Wednesday, May 24, 2006

Job creation: every thing starts with the schools!

MEMBERS of the Employers Confederation of the Philippines, closing their national conference on Tuesday, vowed to work with the Philippine government to “improve the match between jobs and skills” in the country. Specifically, Ecop proposed that both parties conduct an inventory of skills critically needed by the nation and identified priorities as certain job-rich industries including cyberservices, agribusiness, health services, mining, creative industries, hotels and restaurants, medical tourism, aviation and maritime sectors.

This is the best thing both parties could do to address joblessness in the country. For far too long, analysts have been crying about jobless growth in the country, until it recently became apparent that jobs are being created yet there are few takers because graduates don’t have the qualifications. Ecop, however, should go beyond skills inventory to address the problem. That effort only addresses the question of labor supply. Ecop has access to information on labor requirements of companies all over the country. The group, therefore, should complement this effort by providing information on labor demand. The idea here is the setting up of an efficient labor market information system down to the regional level so that parents and students would be guided in making career decisions. Right now, high school students don’t have any idea what to take up in college. They rely largely on the advice of their parents, neighbors, and relatives who are themselves ignorant of the labor market conditions.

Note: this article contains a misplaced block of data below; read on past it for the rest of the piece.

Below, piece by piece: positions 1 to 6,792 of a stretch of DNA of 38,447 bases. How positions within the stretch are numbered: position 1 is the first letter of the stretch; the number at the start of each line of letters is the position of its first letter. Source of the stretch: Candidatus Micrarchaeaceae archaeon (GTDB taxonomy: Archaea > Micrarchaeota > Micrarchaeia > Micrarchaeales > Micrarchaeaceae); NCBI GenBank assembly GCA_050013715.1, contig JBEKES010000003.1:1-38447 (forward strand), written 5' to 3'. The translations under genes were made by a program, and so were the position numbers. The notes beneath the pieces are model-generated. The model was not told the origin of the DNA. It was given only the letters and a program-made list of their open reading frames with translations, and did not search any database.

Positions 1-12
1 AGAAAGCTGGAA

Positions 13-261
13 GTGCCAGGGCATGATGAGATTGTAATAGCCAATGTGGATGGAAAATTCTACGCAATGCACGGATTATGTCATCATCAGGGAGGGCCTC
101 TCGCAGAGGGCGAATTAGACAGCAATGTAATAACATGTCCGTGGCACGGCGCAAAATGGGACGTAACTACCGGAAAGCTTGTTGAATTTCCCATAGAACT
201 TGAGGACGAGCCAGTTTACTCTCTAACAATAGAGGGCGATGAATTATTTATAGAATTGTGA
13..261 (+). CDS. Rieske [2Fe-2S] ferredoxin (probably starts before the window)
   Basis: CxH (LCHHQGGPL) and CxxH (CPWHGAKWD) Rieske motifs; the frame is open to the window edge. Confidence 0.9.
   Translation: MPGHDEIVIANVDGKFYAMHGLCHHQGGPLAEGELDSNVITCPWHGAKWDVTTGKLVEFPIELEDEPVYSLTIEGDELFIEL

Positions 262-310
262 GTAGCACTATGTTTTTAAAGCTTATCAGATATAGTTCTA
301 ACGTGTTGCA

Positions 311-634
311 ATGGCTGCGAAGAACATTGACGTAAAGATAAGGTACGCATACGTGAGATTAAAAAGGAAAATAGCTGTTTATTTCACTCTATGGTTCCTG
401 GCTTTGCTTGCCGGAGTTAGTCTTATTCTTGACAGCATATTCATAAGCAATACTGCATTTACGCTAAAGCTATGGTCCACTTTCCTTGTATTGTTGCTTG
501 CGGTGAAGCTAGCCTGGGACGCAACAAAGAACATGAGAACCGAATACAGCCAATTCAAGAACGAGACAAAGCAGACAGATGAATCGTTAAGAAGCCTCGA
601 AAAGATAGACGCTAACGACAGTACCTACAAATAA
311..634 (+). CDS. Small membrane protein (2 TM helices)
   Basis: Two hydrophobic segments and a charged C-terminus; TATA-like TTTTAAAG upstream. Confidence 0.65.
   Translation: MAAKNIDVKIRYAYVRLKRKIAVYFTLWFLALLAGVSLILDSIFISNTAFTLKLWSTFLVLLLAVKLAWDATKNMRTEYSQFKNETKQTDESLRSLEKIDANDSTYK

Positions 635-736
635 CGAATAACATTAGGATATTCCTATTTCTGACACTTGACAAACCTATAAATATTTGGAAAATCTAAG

We suggest that the private sector work more with the schools and universities. Lacking a good labor market information system to guide them, most schools are also at a loss as to what sort of disciplines and curricula to offer—part of the reason why most of them end up as diploma mills. The best thing the employers could do is sit down with these schools, examine their course offerings and tell them what exactly are the skills needed by the work place so that graduates would not have a hard time doing their transition from school to work. The country’s telecommunications and cyberservices industries have started to do this with selected schools in Metro Manila and Calabarzon. We suggest that the government help institutionalize these linkages between work places and the universities down to the regional level as well.